More Kids Have Insurance But Advocates Fear For The Future


Congress has allowed funding for the Children's Health Insurance Program to expire, according to The Washington Post.

Congressional authorization for the Children's Health Insurance Program, which provides low-cost health insurance for children from low- and middle-income families, expired September 30.

Under changes under the Affordable Care Act, 31,000 kids on Medicaid began receiving CHIP funding for their insurance, bringing the total amount of kids benefiting from CHIP in the state to more than 79,000. Mississippi's Division of Medicaid, which administers the program in the state, said Congress should quickly authorize the funding.

To become eligible, the children must be residents of Alabama and be, otherwise, uninsured.

HO: For a family of four, that income level is about $64,000 a year.

The program, created in 1997 and adopted in Texas in 1999, has cut the percentage of uninsured children nationwide from 25 percent in 1997 to 5 percent in 2015. States have the option to cover pregnant women, and 19 do so. In addition, Minnesota would face new budget pressures if officials were forced to move 125,000 now in CHIP to Medicaid. Van Ramshorst said that 70 to 80 percent of UHS' patient population receives either Medicaid or CHIP funding. To put this a little clearer, kids under this program will be unable to see a doctor for annual checkups, immunizations, illness and other services. The program's champions include some local elected leaders. Even rank-and-file Republicans were unsure of why, a GOP Congressional aide told the Tribune.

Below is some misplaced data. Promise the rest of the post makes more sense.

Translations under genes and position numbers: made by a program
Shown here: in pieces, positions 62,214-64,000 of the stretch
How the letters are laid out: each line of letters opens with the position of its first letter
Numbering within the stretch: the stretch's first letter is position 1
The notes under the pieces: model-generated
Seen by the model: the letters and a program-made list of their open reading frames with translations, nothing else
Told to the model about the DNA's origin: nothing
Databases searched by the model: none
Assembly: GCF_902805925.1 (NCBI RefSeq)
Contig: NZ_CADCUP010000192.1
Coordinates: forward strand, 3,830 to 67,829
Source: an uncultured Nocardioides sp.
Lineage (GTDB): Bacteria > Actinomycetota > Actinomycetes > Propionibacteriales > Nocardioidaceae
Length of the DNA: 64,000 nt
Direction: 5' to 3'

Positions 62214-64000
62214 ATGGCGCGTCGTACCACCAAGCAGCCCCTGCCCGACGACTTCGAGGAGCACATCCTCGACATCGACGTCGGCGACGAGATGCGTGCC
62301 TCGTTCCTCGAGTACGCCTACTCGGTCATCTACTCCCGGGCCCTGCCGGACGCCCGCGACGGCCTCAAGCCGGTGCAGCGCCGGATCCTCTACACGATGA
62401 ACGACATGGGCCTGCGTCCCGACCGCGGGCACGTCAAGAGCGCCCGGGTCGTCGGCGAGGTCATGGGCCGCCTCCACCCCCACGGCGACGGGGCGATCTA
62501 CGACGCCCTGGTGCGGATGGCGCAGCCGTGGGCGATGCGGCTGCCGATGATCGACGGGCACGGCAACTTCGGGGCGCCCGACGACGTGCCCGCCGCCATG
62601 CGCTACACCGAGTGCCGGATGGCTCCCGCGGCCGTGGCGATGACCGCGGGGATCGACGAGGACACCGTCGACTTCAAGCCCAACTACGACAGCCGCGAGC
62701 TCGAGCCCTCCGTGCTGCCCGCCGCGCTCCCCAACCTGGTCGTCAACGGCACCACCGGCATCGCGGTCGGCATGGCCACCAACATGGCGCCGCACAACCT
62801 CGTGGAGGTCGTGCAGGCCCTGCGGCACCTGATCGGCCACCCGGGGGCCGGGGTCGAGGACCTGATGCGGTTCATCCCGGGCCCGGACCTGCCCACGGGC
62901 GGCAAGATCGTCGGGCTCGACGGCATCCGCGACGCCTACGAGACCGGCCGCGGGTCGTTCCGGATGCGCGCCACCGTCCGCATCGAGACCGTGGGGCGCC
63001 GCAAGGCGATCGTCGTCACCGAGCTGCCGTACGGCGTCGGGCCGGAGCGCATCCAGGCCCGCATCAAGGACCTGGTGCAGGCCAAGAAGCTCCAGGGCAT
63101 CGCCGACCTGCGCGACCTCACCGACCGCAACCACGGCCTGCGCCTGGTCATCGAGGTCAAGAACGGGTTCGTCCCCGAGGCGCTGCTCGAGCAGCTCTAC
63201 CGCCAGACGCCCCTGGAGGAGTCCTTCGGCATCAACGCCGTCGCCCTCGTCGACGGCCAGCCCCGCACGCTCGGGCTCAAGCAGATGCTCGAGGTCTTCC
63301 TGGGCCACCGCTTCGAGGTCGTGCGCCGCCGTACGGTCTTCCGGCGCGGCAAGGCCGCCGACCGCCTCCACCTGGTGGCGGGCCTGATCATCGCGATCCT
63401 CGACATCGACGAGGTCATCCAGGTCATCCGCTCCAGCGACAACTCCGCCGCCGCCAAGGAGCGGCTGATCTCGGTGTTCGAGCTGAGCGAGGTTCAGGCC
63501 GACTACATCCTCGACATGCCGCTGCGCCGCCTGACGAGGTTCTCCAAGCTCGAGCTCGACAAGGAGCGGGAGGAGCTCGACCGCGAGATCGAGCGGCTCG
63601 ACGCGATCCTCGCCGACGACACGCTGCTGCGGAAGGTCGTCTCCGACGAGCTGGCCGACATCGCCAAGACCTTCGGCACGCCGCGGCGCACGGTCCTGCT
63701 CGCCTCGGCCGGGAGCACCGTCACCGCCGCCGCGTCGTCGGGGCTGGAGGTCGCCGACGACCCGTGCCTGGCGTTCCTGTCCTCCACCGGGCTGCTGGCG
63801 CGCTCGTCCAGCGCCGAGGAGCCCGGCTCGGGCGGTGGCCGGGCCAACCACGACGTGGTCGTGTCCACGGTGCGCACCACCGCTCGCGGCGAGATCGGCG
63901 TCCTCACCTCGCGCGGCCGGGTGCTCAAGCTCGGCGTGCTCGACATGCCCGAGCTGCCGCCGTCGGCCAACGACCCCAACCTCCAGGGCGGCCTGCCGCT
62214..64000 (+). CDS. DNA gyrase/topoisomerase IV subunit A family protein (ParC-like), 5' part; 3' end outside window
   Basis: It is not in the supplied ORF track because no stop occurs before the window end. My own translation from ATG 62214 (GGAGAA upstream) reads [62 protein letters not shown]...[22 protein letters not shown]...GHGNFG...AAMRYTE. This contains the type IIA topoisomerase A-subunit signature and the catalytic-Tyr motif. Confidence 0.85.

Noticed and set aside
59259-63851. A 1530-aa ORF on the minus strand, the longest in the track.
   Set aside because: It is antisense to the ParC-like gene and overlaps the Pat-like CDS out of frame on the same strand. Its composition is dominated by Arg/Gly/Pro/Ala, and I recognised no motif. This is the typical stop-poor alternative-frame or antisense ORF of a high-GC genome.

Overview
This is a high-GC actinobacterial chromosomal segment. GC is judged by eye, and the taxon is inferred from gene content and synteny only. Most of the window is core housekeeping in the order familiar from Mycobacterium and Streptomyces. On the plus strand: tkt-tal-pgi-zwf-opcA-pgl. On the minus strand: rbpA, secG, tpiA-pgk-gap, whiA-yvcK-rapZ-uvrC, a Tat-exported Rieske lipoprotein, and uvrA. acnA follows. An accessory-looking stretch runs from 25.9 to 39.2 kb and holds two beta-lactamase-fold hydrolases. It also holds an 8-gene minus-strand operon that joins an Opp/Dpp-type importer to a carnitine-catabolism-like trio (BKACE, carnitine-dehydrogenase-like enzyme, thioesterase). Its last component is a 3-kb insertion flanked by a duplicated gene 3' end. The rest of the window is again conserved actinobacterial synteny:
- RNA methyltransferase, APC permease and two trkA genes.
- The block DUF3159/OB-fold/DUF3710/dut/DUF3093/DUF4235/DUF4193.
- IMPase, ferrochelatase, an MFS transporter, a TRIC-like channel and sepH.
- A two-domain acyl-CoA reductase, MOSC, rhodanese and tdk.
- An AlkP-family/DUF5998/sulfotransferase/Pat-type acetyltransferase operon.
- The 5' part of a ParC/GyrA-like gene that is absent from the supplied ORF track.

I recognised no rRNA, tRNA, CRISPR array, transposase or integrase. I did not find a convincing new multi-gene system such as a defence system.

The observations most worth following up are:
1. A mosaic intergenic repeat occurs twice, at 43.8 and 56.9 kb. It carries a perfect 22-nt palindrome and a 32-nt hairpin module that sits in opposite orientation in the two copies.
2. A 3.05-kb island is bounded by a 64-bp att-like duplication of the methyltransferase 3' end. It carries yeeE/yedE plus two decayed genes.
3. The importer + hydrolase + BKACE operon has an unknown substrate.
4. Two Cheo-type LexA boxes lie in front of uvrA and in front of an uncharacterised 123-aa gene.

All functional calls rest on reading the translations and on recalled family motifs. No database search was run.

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If you think about the demographics and income levels of many of those accessing CHIP, many of these parents are working at low wages, and oftentimes don't have health insurance coverage through their employer. Though CHIP in general is popular, there are details enough in the reauthorization to trip up this Congress.

But that is unlikely, given that the Republican-controlled Legislature balked past year at renewing the program even with no state dollars needed. Several states are expected to run out of money before the end of 2017, and most of the rest will run out by next summer. "The problem is one of benign neglect in that (Congress) assumes wrongly that states can continue without renewed funding right away and they assume dangerously that members of Congress will eventually come together to do the right thing but not making an urgent plan to ensure it's so", Dr. Karen Remley, CEO of American Academy of Pediatrics, said in a statement. Now there's a scramble, both in Congress and in the states, over how to maintain the coverage. The last renewal was in 2015, for two years.

"This is some good news", she said.

Nothing is changing immediately at SouthEast, and Shirk noted that U.S. House Energy and Commerce Committee Chairman Greg Walden said his committee will mark up a bill to extend funding for CHIP, health centers and other programs this week, which in her words is "a crucial development". But the House hasn't figured out how to pay for it yet either, and particularly in that chamber, an agreement by the leadership has been no guarantee recently of ultimate success.

The Children's Health Insurance Program, which was created in 1997 and passed with bipartisan support, provides cheap health insurance to low income children whose income levels make them ineligible for Medicaid.

The CHIP program has tended to have broad bipartisan support.